John Chamberlain 1927 —
"My work has nothing to do with car wrecks."
"I wasn't interested in car parts per se, I was interested in either the color or the shape or the amount... Just the sheet metal. It already had a coat of paint on it. And some of it was formed.... I believe that common materials are the best materials."
"...one day something - some one thing - pops out at you, and you pick it up, and you take it over, and you put it somewhere else, and it fits. It's just the right thing at the right moment. You can do the same thing with words or with metal."
"You use [colors] in a graffiti manner, or as though you were writing a foreign language that you didn't really know, so you write as if it were a penmanship exercise rather than communication."
__ John Chamberlain
JOHN CHAMBERLAIN (American April 16, 1927 - )
"Best known for his sculptures of vibrantly colored, crushed, twisted and bent automobile parts, John Chamberlain has had an ongoing interest in everyday objects, but he focused almost exclusively on cars in his early works. Not the art of found objects, Chamberlain instead focused on creating something new from the debris of modern life, he was demolishing something already in existence."
John Chamberlain was born April 16, 1927, in Rochester, Indiana. He grew up in Chicago and after serving in the navy from 1943 to 1946. Chamberlain used the G.I. Bill to study hairdressing in Chicago. He began his brief formal art training at the school of the Art Institute of Chicago (1951-1952), then spent the following two years working in Chicago as a hairdresser and makeup artist. His studies at Black Mountain College in North Carolina (1955-1956) were most instrumental in shaping his artistic development. At that time he began making flat, welded sculpture, influenced by the work of David Smith. In 1955 and 1956, Chamberlain studied and taught sculpture at Black Mountain College, near Asheville, North Carolina. While there most of his friends were poets, among them Robert Creeley, Robert Duncan, and Charles Olson. By 1957, he began to include scrap metal from cars in his work, the first full manifestation of this direction was Shortstop (1957), Chamberlain's initial sculpture made from automobile parts. From 1959 onward he concentrated on sculpture built entirely of crushed automobile parts welded together. Chamberlain's first major solo show was held at the Martha Jackson Gallery, New York, in 1960. His work in three dimensions is considered to be the sculptural embodiment of Abstract Expressionism.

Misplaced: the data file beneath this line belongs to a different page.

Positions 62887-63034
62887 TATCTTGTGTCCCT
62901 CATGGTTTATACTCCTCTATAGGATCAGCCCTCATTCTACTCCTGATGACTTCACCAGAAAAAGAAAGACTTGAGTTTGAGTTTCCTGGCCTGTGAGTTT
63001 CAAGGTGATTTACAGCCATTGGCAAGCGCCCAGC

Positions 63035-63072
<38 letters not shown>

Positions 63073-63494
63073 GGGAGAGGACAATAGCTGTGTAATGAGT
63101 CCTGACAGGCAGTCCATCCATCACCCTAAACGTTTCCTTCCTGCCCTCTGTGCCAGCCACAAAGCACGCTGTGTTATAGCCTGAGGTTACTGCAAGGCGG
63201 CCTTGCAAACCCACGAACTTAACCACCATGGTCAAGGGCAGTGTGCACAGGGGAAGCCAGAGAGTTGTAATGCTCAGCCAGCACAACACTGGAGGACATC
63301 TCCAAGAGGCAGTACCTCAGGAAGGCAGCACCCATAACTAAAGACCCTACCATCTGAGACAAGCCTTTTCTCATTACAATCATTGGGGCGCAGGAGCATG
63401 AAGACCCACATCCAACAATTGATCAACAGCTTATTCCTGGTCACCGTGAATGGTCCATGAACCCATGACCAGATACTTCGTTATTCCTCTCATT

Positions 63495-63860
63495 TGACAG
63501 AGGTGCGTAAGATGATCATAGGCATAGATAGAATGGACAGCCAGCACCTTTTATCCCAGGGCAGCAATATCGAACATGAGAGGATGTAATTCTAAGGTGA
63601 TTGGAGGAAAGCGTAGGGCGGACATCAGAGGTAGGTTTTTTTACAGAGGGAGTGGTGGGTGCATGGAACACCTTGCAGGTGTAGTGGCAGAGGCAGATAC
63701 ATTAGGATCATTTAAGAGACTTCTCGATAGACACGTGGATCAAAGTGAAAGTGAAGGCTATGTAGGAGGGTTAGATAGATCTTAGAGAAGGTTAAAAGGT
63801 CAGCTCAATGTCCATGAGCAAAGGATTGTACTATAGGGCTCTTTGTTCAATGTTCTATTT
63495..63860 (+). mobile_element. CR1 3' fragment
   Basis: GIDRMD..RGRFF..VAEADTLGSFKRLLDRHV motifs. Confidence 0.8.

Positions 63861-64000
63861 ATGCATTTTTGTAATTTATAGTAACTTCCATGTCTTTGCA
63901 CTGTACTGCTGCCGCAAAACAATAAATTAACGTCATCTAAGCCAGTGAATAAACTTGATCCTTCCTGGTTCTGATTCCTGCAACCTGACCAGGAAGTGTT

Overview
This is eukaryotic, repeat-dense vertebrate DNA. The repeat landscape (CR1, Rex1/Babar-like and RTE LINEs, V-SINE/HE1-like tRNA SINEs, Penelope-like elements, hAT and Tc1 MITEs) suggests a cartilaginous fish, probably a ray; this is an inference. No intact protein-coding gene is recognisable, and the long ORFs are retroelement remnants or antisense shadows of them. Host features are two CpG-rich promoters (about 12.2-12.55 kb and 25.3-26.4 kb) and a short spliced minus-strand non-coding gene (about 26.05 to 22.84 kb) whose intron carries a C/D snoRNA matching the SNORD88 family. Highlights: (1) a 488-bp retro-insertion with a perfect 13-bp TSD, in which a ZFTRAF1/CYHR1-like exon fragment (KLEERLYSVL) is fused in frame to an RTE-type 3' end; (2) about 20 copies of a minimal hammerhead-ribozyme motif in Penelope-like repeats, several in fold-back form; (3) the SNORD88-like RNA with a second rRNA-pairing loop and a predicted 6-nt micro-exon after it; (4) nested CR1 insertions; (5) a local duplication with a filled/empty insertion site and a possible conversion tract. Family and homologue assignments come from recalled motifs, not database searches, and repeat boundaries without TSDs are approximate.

Chamberlain's work was widely acclaimed in the early 1960s. His sculpture was included in The Art of Assemblage at the Museum of Modern Art, New York, in 1961, and the same year he participated in the São Paulo Biennale. From 1962, Chamberlain showed frequently at the Leo Castelli Gallery, New York, and in 1964 his work was exhibited at the Venice Biennale. While he continued to make sculpture from auto parts, Chamberlain also experimented with other mediums. From 1963 to 1965, he made geometric paintings with sprayed automobile paint. In 1966, the same year he received the first of two fellowships from the John Simon Guggenheim Memorial Foundation, he began a series of sculptures of rolled, folded, and tied urethane foam. In 1968, inspired in part by his friend Andy Warhol, Chamberlain began directing films including Wedding Night, The Secret Life of Hernando Cortez and Wide Point. These were followed in 1970 by sculptures of melted or crushed metal and heat-crumpled Plexiglas. Chamberlain's work was presented in a retrospective at the Solomon R. Guggenheim Museum, New York, in 1971.
In the early 1970s, Chamberlain began once more to make large works from automobile parts. Until the mid-1970s, the artist assembled these auto sculptures on the ranch of collector Stanley Marsh in Amarillo, Texas. These works were shown in the sculpture garden at the Dag Hammarskjöld Plaza, New York, in 1973 and at the Contemporary Arts Museum, Houston, in 1975.
In 1977, Chamberlain began experimenting with photography taken with a panoramic Wide-lux camera. His next major retrospective was held at the Museum of Contemporary Art, Los Angeles, in 1986; the museum simultaneously co-published John Chamberlain: A Catalogue Raisonné of the Sculpture 1954-1985, authored by Julie Sylvester. In 1993, Chamberlain received both the Skowhegan Medal for Sculpture and the Lifetime Achievement Award in Contemporary Sculpture from the International Sculpture Center, Washington, D.C. The artist has lived and worked in Sarasota, Florida, since 1980.
Works by Chamberlain have been the subject of several monographs and are included in books of the Art of the Twentieth Century. The Artist's works are in many museum collections including Addison Gallery of American Art; Boca Raton Museum of Art; Chrysler Museum of Art; Cleveland Museum of Art; Dallas Museum of Art; Herbert F Johnson Museum of Art; Nelson-Atkins Museum of Art; Neuberger Museum of Art; San Francisco Museum of Modern Art; The John & Mable Ringling Museum of Art; Museum of Fine Arts, Houston TX; Museum of Modern Art, NY; Metropolitan Museum of Art; The Seattle Museum of Art, Orlando Museum of Art, Dia Center for the Arts; Saint Louis Art Museum, St. Louis; and The University of Michigan Museum of Art; and Whitney Museum of American Art;
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